Your 200A house service is (200*1A) = 1.2482x10^21 electrons per second.

    • I doubt the applications are about powering a motor so much as moving data with less need for error correction
    • Re: (Score:2, Informative)

      by Anonymous Coward

      Your house service is AC at a nice integer frequency, so you end up with 0 electrons per second.

    • by Doc Ruby (173196)

      Keep in mind that AC current just jiggles the same electrons in place, back and forth in a sine wave of velocity. The net number of electrons transferred past a point over time is approximately zero, modulo net jitter.

  • by Animats (122034) on Thursday July 12, 2012 @12:25AM (#40624887) Homepage

    The idea here is to define the ampere as N electrons per second. This may make that possible. The number is around 6.241 Ã-- 10^18 electrons per second. Direct counts of electrons allow a precise, repeatable way to define an amp.

    The goal is to define the fundamental units from measurable properties of the universe, so that reproduceable standards can be constructed. That's been achieved for time and length, but not mass. You can buy an atomic clock that gets its time measurement from the definition of the second. (HP used to make those, but that business was sold off from Agilent in 2006.) There's a method with a Kr-86 light source and interferometers to count out a meter in wavelengths of light. But there's no corresponding standard for mass. Mass is tied to a physical 1Kg weight stored in France, and everything has to be traced back to that, with each successive derived standard kilogram a little less accurate.

    A kilogram ought to be defined as N atoms of something, but atom counting isn't quite good enough yet. There's a plan to define mass through the Planck constant, which means tying the standard of mass to the standard of current.

    Three fundamental units are sufficient to lock down all the other units, and this is a step towards doing that.

    • by walshy007 (906710) on Thursday July 12, 2012 @12:53AM (#40625019)

      A kilogram ought to be defined as N atoms of something, but atom counting isn't quite good enough yet. There's a plan to define mass through the Planck constant, which means tying the standard of mass to the standard of current.

      This has been done, with a specific sized sphere (in atoms) of silicon [theage.com.au]

      • by aXis100 (690904)

        Yeah but who really expects a silicon sphere to stay perfectly stable over time? Abrasion, moisture, surface contamination etc will all affect the phsyical artifact.

        By counting electrons, we have a discrete, repeatable and *reproducable* measure.

        • by walshy007 (906710)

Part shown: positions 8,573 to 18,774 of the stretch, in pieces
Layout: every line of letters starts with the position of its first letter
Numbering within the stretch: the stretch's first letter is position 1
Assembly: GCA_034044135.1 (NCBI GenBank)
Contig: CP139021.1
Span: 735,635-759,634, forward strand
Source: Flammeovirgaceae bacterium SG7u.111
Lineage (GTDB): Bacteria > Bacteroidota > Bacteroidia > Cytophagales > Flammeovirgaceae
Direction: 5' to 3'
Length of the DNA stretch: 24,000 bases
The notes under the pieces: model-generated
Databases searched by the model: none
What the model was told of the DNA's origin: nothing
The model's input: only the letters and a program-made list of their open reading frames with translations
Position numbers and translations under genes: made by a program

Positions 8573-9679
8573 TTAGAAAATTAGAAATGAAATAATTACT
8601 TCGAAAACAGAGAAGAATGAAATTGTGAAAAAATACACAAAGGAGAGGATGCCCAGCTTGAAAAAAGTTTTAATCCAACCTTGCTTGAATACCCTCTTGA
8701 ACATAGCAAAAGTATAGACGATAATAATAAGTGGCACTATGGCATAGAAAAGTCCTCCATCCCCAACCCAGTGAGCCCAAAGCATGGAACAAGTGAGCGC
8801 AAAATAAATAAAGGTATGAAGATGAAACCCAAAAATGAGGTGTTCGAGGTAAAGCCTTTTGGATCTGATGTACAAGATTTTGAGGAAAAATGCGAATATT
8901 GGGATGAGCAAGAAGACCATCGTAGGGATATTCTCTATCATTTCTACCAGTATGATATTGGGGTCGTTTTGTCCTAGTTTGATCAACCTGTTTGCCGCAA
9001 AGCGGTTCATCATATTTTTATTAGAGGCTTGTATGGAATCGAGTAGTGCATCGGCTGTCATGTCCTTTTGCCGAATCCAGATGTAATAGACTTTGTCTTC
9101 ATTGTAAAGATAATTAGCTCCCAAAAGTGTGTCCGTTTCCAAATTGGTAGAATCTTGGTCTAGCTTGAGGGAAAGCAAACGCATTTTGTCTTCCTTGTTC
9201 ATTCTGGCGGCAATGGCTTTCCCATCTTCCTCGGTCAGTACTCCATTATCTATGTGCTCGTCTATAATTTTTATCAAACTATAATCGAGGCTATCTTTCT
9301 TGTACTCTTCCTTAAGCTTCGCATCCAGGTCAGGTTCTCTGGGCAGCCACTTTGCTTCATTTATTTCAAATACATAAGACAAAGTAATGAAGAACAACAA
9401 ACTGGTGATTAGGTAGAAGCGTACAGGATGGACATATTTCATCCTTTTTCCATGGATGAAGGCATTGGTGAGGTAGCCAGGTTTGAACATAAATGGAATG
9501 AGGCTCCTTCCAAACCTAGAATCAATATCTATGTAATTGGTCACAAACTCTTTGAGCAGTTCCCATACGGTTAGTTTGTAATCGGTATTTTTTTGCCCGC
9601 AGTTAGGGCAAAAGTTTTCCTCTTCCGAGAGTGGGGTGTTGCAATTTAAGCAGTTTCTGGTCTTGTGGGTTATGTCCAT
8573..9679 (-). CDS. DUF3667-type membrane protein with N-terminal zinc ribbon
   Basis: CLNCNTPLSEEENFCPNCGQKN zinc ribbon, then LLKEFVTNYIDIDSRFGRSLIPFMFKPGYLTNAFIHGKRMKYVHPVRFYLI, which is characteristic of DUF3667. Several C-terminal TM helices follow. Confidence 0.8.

If you had read the article, you would know that this is going to be a "discrete, repeatable and reproducable" measure. I mean hell they are making two of them to start with, the only reason I imagine they aren't making more to start off with is cost.

          The end product will be the exact way to construct a 1kg sphere of silicon. So new ones can be made to calibrate things etc.

      • They didn't. That article claims that they planned to do it, but they couldn't achieve the necessary precision. (For an entire kilogram of mass, it is astonishing how far they got.)

        Turns out that defining the Plank constant is much easier than the Avogadro constant. Anyway, CIPM decided to define both, and left the atomic mass unit floating.

  • How much energy difference is there between the two electron spin states?

    Could a device like this electron streamer have added a nanodevice that sets the electron's spin before it's emitted? What's the practical minimum feasible energy consumption of setting each electron's spin? And thus the energy efficiency of such a spin setter.

  • We can make better displays with this right - now one electron wide pixels!

  • by slashmydots (2189826) on Thursday July 12, 2012 @08:29AM (#40627339)

    Although the current was very small (150 picoamperes), this event could cause a shift from the ampere measure of current to a smaller, more precise unit of measurement for electrical current.

    They should name the unit something related to electricity which takes parts of the picoamperes name so it sounds sort of like it. I've got it! Pikachus!

  • being able to direct where electrons go could be a huge improvement in efficiency for LEDs. Being able to funnel the electrons directly to the quantum wells built into the p-n junction could result in an output increase of great significance.

What this country needs is a dime that will buy a good five-cent bagel.